Was Antebellum America Secular?

Paul Harvey

Here's some hefty but rewarding reading for your Monday, courtesy of Immanent Frame: Michael Warner, "Was Antebellum America Secular," the best extended reflection I have seen on John Modern's   Secularism in Antebellum America, and a really good introduction to the ongoing current discussion of the very concept of secularism. This one's long enough that it's a good one to print out and persuse at your leisure. A little excerpt:

A reader who has not been following the recent literature on secularity will be surprised to find that Secularism in Antebellum America is mainly about evangelicals and spiritualists. The organization of the book would seem to put him in the “No” camp in response to the question of my title, with David Barton. But in Modern’s book the dialectical relation of the terms takes the form of paradox. Perhaps too much, for reasons I’ll get to in a moment.
Modern’s most compelling chapter, titled “Evangelical Secularism,” lays out the paradox; even its title to most readers will seem oxymoronic. Modern beautifully analyzes one side of the semiotic ideology of antebellum evangelicals : its imagination of media and the social field. (I say “one side” because he does not take up the language of sincerity, conversion, and experience, as Webb Keane does so well in Christian Moderns.) Modern examines the tract and Bible societies, with their massive projects of publication and colportage, as well as the tracts themselves and such statements of evangelical theory as Robert Baird’s Religion in America (1842). Following such scholars as David Nord and Candy Brown, but giving their work a new critical analysis, he examines the imagination of the social behind the evangelical obsession with networks, technology, and communication. Evangelicals of the period equated true religion with a conversionist public discourse, which of its own logic required mass dissemination at the same time that it pointed to its own omnipresence as a sign of its spontaneous authenticity. Evangelical religiosity was fused with a modern semiotic ideology of connectivity and circulation as progressive forces capable of establishing a broad social and religious order by the unfolding of their own immanent dynamic principles. . . .  If America was in many important ways secular by the antebellum period, he concludes, it was so largely because of evangelicals themselves.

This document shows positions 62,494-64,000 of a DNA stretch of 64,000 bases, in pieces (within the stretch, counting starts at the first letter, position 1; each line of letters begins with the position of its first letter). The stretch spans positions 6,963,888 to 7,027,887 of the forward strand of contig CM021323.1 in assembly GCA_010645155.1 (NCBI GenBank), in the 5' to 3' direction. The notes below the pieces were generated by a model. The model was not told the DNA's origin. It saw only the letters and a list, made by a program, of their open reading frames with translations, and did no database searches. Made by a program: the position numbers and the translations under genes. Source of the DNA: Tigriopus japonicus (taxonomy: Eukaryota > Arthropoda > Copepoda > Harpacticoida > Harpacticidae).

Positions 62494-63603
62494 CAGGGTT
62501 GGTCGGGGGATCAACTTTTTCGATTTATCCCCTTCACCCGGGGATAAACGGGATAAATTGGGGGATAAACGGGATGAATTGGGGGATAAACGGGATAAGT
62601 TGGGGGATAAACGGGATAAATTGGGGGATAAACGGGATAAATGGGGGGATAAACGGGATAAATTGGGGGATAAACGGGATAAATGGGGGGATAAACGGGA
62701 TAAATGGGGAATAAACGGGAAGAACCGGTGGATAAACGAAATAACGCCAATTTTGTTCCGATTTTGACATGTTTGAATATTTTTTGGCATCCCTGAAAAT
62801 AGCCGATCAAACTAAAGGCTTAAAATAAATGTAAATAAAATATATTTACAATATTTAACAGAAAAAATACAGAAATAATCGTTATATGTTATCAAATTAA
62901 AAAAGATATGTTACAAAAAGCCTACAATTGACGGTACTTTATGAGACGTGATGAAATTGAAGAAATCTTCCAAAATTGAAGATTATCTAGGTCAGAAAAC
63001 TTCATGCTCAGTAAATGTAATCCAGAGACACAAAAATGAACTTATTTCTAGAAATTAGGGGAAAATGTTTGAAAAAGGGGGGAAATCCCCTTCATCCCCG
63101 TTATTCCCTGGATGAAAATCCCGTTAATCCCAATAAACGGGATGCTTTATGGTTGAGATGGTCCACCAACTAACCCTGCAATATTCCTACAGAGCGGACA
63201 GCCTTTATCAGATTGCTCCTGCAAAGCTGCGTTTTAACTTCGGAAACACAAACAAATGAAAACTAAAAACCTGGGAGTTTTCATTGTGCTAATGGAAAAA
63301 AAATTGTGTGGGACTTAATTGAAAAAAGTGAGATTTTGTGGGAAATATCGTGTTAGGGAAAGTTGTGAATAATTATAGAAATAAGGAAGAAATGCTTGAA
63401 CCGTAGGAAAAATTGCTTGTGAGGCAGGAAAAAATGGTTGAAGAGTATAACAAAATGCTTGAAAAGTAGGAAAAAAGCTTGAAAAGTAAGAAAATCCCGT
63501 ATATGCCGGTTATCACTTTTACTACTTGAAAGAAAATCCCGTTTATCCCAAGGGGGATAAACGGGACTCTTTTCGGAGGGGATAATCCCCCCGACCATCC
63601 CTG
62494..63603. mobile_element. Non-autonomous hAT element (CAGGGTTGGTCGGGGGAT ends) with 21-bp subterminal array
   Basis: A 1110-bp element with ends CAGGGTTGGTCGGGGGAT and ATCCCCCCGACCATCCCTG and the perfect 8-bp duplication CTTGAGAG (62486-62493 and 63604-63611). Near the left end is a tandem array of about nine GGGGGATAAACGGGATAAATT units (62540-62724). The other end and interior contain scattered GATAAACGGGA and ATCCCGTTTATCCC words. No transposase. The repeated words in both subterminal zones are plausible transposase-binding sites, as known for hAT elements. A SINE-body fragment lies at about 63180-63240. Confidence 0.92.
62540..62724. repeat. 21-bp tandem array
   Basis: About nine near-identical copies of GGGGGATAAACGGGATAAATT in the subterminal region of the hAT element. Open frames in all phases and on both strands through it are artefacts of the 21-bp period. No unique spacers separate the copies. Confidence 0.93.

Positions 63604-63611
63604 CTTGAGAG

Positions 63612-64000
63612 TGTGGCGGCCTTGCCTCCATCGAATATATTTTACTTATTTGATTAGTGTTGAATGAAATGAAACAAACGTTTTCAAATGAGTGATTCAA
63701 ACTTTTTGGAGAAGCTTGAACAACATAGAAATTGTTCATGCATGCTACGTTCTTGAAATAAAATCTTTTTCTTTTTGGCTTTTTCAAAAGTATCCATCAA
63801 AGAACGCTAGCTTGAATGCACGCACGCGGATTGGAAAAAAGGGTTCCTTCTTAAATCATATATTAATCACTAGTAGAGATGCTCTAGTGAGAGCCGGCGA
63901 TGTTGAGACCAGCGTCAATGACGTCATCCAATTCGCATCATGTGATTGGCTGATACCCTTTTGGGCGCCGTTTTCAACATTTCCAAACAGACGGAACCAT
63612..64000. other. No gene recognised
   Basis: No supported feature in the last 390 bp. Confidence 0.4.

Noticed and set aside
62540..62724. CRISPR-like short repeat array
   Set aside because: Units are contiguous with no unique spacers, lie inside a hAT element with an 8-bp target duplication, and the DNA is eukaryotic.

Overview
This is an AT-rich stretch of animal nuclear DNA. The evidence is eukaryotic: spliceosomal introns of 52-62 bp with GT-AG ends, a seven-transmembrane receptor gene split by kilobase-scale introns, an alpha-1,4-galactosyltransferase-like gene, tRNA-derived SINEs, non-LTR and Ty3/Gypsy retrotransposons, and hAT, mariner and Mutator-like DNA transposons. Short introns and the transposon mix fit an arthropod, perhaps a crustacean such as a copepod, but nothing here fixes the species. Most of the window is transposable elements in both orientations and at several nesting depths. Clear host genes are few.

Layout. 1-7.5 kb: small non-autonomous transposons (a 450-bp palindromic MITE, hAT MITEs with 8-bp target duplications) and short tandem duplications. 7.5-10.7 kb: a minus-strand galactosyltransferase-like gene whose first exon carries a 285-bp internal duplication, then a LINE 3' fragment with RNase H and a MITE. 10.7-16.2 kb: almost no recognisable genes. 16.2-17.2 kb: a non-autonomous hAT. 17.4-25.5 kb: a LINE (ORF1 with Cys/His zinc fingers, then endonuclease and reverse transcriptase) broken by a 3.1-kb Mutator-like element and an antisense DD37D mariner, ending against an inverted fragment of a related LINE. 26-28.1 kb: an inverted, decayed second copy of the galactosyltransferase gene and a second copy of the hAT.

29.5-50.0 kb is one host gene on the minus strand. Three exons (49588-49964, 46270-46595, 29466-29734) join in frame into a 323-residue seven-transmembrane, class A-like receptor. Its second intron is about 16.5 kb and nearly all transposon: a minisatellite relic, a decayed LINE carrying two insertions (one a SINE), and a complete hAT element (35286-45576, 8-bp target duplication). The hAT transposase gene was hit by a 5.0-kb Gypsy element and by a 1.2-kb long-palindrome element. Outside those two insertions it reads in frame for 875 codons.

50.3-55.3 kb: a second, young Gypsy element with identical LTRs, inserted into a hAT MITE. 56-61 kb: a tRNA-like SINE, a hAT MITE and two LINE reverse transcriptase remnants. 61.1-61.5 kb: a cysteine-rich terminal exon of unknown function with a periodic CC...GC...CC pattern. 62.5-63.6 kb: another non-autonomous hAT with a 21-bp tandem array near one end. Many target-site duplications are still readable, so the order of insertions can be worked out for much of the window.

In making this argument, Modern amplifies a theme of Charles Taylor, who has argued in A Secular Age that the long history of secularity consists more of unintended consequences to reform movements within Christianity than to a hostile campaign of suppression or emancipation from without. In the American case my own current research has led me to go further and say that the evangelical normalization of conversionist discourse as a criterion of religiosity directly construed society as secular even before there were any secularists in the modern sense of that term. Evangelical conceptions of conscience and conversion, together with evangelical practices of the public sphere and the voluntary system, are not only the markers of evangelical modernity but the very conditions from which the default secularity of the social is projected.


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